Redrock storyscapes

  • Author Steve Allen climbing in Utah canyon country.

    Harvey Halpern
 

Escalante. Monticello. Manti-La Sal. Sheiks Flat. Kigalia. Tavaputs. Moroni Slopes.

Spoken like mantras, these place names conjure the Utah canyon country's bastard heritage – Spanish, Navajo, Ute, Anglo and Mormon. Today, they entice dreamers with their visionary topographies. But in earlier days it was the absence of names that drew people eager to fill in the blank spaces on the maps. John Wesley Powell and his crew scattered names along the Colorado River as if they had created that landscape: Cataract Canyon, Music Temple, Vermilion Cliffs. Many followed in their wake; soon, the maps became crowded. Posthumously, and ironically, Powell even lent his name to a recent manmade feature, the "lake" also known as Glen Canyon Reservoir.

"Landscape," wrote the art critic Simon Schama, "is a work of the mind. Its scenery is built up as much from strata of memory as from layers of rock." Place names form a palimpsest of memory on the landscape. They anchor territory in our imagination, claiming and taming it.

In his two-volume Utah's Canyon Country Place Names, historian and guidebook author Steve Allen, a longtime canyoneer, has gathered more than 4,000 names, listed alphabetically. Allen worked on the project for 15 years, sifting through maps and literature and interviewing old-timers, and the book is rich in early descriptions and tales told by explorers, pioneers, cowboys, miners and river runners.

The two volumes document hundreds of historic roads, trails, railroads and highways, as well as major cowboy line camps, now-vanished towns, and the water sources early settlers used. Each entry opens a peephole into the past, occasionally offering a non-sanitized glimpse of the Western mentality. Squaw Flats, Mollies Nipple, Bishop's Prick and other offensive monikers proved durable to varying degrees; a bureaucracy's sense of propriety often edited or left them off topographic maps. Nigger Bill Canyon near Moab became Negro Bill Canyon. (One wag proposed renaming it African-American William Canyon but was overruled.) Calling it Black Canyon, as some suggested, might defy racism, but also would blur the legacy of Bill Granstaff and the other black pioneers whose contributions to the West are too often ignored.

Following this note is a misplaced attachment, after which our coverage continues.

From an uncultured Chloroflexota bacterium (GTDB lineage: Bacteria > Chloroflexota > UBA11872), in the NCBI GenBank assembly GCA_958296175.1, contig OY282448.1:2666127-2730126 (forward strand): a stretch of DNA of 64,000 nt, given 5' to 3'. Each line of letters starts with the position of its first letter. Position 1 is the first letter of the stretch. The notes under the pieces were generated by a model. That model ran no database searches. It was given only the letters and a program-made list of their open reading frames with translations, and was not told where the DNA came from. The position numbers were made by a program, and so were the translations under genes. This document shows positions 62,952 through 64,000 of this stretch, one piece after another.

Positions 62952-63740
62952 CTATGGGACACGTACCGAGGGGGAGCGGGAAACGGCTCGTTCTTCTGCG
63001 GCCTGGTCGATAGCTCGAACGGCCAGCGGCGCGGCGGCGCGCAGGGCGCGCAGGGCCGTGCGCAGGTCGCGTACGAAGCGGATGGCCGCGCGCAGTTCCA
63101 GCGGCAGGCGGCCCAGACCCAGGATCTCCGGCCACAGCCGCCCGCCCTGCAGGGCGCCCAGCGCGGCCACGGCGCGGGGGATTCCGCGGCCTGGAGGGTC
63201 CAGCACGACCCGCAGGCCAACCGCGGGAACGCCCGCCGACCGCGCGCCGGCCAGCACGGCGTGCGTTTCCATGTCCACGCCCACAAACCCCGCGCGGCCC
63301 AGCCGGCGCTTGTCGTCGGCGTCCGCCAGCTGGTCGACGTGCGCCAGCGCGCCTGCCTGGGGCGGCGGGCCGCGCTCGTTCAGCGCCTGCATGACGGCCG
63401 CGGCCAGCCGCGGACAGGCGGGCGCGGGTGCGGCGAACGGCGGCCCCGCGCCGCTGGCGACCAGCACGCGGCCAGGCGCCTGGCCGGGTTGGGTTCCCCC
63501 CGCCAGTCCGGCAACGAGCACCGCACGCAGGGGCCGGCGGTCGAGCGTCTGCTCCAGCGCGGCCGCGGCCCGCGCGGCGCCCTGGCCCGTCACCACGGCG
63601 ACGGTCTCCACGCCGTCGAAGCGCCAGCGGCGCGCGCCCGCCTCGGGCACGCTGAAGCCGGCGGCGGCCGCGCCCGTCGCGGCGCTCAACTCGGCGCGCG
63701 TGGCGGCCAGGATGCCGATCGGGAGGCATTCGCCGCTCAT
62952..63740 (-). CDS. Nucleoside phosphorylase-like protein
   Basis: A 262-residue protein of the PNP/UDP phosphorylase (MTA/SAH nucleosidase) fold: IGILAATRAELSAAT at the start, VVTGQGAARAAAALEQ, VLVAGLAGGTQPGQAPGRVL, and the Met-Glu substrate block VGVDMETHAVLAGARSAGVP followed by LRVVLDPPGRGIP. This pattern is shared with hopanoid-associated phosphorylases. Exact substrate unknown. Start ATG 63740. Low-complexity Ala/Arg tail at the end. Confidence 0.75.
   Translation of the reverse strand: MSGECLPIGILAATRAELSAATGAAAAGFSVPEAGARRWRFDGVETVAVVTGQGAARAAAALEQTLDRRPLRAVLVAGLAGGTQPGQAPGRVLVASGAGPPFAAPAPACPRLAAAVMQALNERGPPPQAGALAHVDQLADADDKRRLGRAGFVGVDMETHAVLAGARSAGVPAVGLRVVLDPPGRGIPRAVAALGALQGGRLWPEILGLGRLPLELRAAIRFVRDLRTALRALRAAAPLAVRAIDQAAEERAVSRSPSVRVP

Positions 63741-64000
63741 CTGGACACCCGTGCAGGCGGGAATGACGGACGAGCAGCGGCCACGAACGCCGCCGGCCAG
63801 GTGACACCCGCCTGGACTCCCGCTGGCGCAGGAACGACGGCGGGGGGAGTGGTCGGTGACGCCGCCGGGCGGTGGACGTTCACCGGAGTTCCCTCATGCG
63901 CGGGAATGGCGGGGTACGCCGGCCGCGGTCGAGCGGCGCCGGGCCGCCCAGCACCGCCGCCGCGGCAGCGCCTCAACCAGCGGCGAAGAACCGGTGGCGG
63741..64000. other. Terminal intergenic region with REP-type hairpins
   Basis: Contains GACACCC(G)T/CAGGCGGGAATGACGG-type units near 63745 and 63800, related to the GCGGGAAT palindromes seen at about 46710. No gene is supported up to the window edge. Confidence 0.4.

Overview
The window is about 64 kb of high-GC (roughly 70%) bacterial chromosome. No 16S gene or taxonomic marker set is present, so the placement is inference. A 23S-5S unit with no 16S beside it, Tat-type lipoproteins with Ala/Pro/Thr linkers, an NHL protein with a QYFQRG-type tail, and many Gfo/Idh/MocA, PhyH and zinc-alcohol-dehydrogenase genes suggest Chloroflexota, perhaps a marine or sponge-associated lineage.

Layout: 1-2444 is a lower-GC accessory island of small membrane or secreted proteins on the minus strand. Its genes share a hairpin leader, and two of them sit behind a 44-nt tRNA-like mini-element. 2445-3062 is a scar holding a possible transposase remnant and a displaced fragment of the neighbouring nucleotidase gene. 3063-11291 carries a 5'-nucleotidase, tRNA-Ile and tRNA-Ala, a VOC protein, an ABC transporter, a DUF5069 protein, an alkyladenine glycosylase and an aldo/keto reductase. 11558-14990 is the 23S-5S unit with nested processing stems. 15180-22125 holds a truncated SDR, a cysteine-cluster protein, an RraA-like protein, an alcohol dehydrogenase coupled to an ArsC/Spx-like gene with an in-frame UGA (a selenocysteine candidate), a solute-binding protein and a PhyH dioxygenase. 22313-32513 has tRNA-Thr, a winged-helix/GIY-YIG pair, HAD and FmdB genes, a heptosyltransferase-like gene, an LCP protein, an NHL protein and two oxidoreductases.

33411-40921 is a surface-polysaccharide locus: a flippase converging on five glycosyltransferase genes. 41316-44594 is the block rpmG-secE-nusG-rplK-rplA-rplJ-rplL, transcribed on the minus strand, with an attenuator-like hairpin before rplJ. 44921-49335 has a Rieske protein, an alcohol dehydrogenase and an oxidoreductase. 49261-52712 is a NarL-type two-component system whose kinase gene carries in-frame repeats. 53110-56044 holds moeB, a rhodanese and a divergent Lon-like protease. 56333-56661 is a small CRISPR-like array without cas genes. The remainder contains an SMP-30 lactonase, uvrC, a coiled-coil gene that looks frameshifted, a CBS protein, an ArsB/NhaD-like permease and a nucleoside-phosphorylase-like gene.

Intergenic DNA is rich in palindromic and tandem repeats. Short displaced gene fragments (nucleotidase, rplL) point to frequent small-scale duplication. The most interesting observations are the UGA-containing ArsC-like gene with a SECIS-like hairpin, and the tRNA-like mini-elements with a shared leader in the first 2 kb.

The names of settlers and explorers like John C. Fremont and Powell are peppered all over the landscape, routinely ignoring, erasing or corrupting Native American designations. A local Paiute word for a bug-filled wetland sounded like "Moab" to newly arrived Mormons, who were familiar with this name from the Bible and believed that the Natives were "Lamanites," a lost tribe from Israel.

Honorific names can stray into the outright possessive. Pappys Pasture, Bobbys Hole, Lees Ferry and other place names mark prime Anglo-American real estate. Animal and plant names often honor the naturalists who first collected and described them. Explorers pleased sponsors by naming landmarks after them; mountains sometimes commemorate industrialists or obscure secretaries of state. A variety of cottonwood, a river in Capitol Reef National Park and even a pre-contact Native culture were christened after Fremont, pathfinder and politician. Prospectors, trappers and traders established wilderness outposts that bore their surnames. Given the backgrounds, gender and biases of most mapmaking colonists, it is no surprise that few women or artists grace the land's linguistic register.

Place names are useful mnemonics, wrote the Southwestern curmudgeon Edward Abbey, but he doubted their ability to capture the essence of things. "Is there any reason out there for any name?" he asked with habitual contrariness. "These huge walls and giant towers and vast mazy avenues of stone resist attempts at verbal reduction."

Sure, Ed. But all language is verbal reduction. Just as haiku is whittled-down poetry, so place names are narratives in a nutshell. All landscapes teem with verbalized regional meanings. Allen's compilation celebrates a sense of shared history, drawing from societies sustained by the land. Solid as bedrock in its research, Utah's Canyon Country Place Names is as many-hued as the Chinle formation and as finely textured as Navajo sandstone. Readers won't devour it but instead sample and savor as they would Grand Gulch on a day hike.

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